Tips for Staging Your First Rental

Is It Really Worth the Money and Effort?

A woman landlord and her associates hang a chandelier in the dining room of a clean, well-lit rental apartment.
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 Jodi Jacobson / Getty Images

Staging a home involves positioning furniture and accessories in a way that makes potential buyers and prospective renters see the full potential of the space. The goal is to create maximum functionality, but also to create a feeling of home and comfort that allows the buyer or renter to envision themselves living there. 

It may involve de-cluttering a crowded space or introducing furniture to an empty room. You want to provide a clear function for each room or area of each room. It can be difficult for a buyer or renter to visualize an empty room. Home staging brings that vision to life. 

How Much Does Staging a Rental Cost?

Staging costs vary greatly. The Bureau of Labor Statistics estimates the costs for an initial staging consultation can range from $75 to $500. Factors that could influence the price you will pay to hire a third party to stage your rental include:

  • Area of the country you live in
  • Size of the rental
  • If you only want current items decluttered or rearranged
  • If you will be renting furniture or accessories
  • How long you need apartment staged

Do You Need to Hire a Professional?

You do not necessarily have to hire a professional home stager to stage your rental property. You could use items that you already own to stage the rental or you could purchase inexpensive items for staging. 

You can find great deals for used furniture on Craigslist. Accessories such as bath towels or coffee mugs can also be purchased inexpensively from a variety of stores. Believe it or not, many home staggers actually use air mattresses to stage bedrooms. 

When staging a home yourself, you need to consider if the furniture you own fits the style of the rental. It should be neutral and add value to the space. In addition, if you are considering purchasing pieces just to stage the rental, you’ll need to also consider storage. If the answers to these questions are no, it might be better to hire a professional. 

Pros

  • Can help get property rented more quickly

  • Can help get property rented more quickly

  • Can help your property stand out in competitive rental market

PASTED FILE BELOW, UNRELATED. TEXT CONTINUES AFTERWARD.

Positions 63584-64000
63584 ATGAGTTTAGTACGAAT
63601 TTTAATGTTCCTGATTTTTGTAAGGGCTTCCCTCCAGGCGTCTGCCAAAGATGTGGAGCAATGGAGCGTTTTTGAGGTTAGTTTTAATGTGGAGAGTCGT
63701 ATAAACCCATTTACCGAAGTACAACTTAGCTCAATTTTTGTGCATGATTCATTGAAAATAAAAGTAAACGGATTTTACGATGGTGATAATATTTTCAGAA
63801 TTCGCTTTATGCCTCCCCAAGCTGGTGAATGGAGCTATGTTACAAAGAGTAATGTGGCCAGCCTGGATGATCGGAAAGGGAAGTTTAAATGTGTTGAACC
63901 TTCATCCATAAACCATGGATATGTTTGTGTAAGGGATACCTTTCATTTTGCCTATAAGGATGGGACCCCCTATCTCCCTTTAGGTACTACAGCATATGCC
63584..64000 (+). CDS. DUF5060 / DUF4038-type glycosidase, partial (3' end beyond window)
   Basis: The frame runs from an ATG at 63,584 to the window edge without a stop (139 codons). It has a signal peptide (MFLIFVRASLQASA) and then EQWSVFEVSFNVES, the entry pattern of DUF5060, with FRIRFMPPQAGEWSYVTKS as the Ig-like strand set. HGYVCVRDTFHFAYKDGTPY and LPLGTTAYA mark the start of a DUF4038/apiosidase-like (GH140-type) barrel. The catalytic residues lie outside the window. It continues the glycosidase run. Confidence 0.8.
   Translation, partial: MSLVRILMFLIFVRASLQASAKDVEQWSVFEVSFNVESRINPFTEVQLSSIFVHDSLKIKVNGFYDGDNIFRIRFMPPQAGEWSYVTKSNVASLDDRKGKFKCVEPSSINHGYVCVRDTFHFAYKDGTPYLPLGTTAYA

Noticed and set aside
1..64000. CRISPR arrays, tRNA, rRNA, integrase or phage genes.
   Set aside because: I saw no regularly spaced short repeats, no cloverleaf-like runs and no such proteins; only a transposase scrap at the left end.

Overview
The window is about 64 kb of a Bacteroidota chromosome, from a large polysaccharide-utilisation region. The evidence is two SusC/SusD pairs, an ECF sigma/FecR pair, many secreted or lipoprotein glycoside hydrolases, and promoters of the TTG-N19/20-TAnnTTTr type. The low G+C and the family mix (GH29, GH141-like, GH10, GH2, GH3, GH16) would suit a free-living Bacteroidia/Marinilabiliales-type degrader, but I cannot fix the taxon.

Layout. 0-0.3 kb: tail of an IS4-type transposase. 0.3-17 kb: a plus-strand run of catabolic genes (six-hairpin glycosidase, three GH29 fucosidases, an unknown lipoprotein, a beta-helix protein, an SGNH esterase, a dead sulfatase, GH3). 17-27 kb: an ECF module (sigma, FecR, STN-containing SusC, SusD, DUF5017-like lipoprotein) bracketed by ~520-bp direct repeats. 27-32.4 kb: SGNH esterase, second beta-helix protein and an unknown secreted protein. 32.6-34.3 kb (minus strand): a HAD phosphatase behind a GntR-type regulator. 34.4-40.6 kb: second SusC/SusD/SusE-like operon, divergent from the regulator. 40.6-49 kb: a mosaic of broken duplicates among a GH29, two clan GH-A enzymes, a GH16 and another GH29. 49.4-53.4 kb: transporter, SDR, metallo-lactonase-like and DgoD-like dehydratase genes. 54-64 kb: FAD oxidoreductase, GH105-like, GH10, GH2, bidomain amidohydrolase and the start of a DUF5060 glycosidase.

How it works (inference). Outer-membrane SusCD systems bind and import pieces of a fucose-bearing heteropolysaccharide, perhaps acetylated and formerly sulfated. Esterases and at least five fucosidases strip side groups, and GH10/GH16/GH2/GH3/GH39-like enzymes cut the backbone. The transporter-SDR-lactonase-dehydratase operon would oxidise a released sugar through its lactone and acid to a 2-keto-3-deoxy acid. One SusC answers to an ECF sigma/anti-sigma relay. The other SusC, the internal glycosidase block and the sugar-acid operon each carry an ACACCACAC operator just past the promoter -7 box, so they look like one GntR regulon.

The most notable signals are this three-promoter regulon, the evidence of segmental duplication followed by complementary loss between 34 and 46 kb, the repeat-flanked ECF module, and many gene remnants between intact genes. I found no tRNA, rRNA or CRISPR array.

Cons

  • Cost

  • Damage to staged items

  • May not be necessary

  • Can only stage vacant units

Tips for Staging an Apartment and Pitfalls to Avoid

  • Neutral: You want your rental to appeal to the greatest number of prospective tenants possible. Keep all furniture and accessories neutral. Avoid specific design styles, such as nautical or bohemian. Stick to neutral colors including off-whites, grays, and tans. 
  • Less Is More: Cluttered rooms feel small. You want the furniture and accessories to fit the space, while leaving plenty of room to freely move around.
  • Give Each Room a Function: Give each space a function as a living space, work space, eating space or bedroom. 
  • Know Your Audience: While you must always follow Fair Housing rules so you do not discriminate against any tenant, based on the location of your property or size of the unit, a certain type of tenant may be more likely to rent it. If the area sees more single tenants, you may want to stage a second bedroom as an office. If families are more common, that second bedroom may be more effective staged as a nursery. 
  • Maybe Staging Is Unnecessary: If your property is in a desirable rental market, spending money on staging may be unnecessary. The rental will likely rent quickly whether the rooms are staged or vacant.

Tips for Apartment Photography

  • Clean Floors: Dust, dirt and hair can show up in photographs. You should vacuum and mop the floors before having photos taken.
  • Clean Windows: Dirty windows will prevent light from entering the space and will show up in pictures. Make sure all windows in the rental are clean before taking pictures.
  • Let Light In: Natural light will make the property more appealing. Open up all curtains and remove obstructions from windows to let the light warm up the space.
  • Time Photographs Right: Avoid taking photographs midday when the light is too strong. It can create harsh glares and shadows. Rooms will photograph better in softer light. Aim to have pictures taken at dusk or dawn. 
  • Full Frame Lens: A full frame camera lens is best for photographing real estate. It will capture the whole room and make the room appear larger. 

Bottom Line

Staging a rental has the potential to get the unit rented faster and for a higher price, but landlords need to decide if the cost is worth it. Spending $1000 to get a vacant unit that rents for $1000 a month rented one month sooner is pointless. If staging gets that unit rented two months sooner, then the staging is actually saving you $1000.

Article Sources

  1. Bureau of Labor Statistics: "You're a What? Home Stager," Page 2. Accessed Oct 22, 2019.